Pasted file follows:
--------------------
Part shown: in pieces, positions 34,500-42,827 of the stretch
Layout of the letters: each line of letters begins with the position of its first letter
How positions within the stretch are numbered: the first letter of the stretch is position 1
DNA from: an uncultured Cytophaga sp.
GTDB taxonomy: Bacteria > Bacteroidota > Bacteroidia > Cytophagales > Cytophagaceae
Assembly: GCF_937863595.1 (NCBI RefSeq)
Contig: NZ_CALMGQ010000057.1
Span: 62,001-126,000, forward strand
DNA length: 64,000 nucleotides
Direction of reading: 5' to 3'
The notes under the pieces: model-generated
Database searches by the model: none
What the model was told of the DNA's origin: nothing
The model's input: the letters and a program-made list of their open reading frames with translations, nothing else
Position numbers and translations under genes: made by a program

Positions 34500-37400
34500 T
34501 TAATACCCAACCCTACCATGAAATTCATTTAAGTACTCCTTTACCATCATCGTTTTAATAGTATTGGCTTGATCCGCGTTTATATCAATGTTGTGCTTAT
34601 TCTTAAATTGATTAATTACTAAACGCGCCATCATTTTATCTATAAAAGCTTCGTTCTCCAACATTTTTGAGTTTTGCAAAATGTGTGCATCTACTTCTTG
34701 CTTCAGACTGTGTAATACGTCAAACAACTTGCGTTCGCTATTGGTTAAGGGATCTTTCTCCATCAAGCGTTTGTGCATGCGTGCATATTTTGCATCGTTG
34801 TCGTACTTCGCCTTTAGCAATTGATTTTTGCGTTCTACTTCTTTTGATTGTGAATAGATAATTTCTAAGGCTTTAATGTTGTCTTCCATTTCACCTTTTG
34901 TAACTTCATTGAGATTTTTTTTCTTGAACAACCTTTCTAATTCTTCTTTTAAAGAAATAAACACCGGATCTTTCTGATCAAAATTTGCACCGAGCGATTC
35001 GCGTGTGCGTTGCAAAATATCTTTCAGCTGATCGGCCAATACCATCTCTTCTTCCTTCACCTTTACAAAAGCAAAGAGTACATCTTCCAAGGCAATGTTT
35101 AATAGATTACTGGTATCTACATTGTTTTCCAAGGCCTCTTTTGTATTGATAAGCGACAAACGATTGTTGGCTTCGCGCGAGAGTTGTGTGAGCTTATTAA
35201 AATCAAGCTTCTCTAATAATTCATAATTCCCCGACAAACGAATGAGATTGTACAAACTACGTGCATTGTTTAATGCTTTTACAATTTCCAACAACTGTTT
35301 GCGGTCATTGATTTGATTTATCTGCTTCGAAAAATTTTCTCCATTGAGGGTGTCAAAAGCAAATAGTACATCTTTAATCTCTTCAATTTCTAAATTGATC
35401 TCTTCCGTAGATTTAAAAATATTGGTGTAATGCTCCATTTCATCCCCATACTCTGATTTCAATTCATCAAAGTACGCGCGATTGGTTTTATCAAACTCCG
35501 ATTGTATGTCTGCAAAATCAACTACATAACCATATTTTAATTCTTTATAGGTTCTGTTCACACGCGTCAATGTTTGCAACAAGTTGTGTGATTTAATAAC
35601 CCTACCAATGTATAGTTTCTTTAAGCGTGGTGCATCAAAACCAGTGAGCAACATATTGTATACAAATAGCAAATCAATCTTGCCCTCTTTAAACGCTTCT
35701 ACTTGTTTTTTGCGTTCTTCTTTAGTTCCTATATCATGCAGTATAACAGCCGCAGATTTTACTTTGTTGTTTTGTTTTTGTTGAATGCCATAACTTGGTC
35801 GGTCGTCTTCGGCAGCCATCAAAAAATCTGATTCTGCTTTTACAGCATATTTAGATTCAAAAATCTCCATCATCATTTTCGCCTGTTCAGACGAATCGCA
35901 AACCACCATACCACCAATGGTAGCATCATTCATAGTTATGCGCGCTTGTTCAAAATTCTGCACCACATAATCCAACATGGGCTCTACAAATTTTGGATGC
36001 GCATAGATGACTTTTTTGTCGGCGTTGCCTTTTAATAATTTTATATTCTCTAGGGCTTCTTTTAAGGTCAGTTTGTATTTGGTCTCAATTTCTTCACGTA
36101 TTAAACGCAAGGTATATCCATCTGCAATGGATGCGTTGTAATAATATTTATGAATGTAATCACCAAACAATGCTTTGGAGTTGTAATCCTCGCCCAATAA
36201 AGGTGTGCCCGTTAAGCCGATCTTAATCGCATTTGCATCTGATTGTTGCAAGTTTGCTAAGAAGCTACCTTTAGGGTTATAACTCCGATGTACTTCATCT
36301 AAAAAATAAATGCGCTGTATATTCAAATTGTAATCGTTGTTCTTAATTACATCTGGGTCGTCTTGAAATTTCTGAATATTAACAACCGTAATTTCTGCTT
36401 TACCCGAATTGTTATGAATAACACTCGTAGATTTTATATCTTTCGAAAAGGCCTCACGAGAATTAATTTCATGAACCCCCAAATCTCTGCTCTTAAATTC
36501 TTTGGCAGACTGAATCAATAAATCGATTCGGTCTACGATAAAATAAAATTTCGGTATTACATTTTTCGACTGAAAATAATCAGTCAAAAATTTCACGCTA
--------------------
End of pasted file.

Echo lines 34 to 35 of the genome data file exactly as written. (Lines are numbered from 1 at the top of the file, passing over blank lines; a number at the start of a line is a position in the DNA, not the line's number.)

36101 TTAAACGCAAGGTATATCCATCTGCAATGGATGCGTTGTAATAATATTTATGAATGTAATCACCAAACAATGCTTTGGAGTTGTAATCCTCGCCCAATAA
36201 AGGTGTGCCCGTTAAGCCGATCTTAATCGCATTTGCATCTGATTGTTGCAAGTTTGCTAAGAAGCTACCTTTAGGGTTATAACTCCGATGTACTTCATCT